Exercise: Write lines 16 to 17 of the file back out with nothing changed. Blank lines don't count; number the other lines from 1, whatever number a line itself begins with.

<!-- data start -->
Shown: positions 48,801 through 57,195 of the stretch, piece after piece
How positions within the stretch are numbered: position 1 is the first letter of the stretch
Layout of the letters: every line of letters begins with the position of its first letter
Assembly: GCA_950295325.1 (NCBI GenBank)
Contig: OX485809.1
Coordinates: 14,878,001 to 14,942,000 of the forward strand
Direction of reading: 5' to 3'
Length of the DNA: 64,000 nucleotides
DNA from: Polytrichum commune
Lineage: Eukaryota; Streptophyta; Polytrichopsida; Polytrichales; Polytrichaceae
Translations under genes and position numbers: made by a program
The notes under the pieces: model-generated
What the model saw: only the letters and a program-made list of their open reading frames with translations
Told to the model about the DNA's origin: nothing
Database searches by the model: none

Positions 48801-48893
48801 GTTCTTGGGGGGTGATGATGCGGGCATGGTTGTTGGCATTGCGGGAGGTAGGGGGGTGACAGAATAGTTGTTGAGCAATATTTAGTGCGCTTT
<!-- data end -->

Positions 48801-48893
48801 GTTCTTGGGGGGTGATGATGCGGGCATGGTTGTTGGCATTGCGGGAGGTAGGGGGGTGACAGAATAGTTGTTGAGCAATATTTAGTGCGCTTT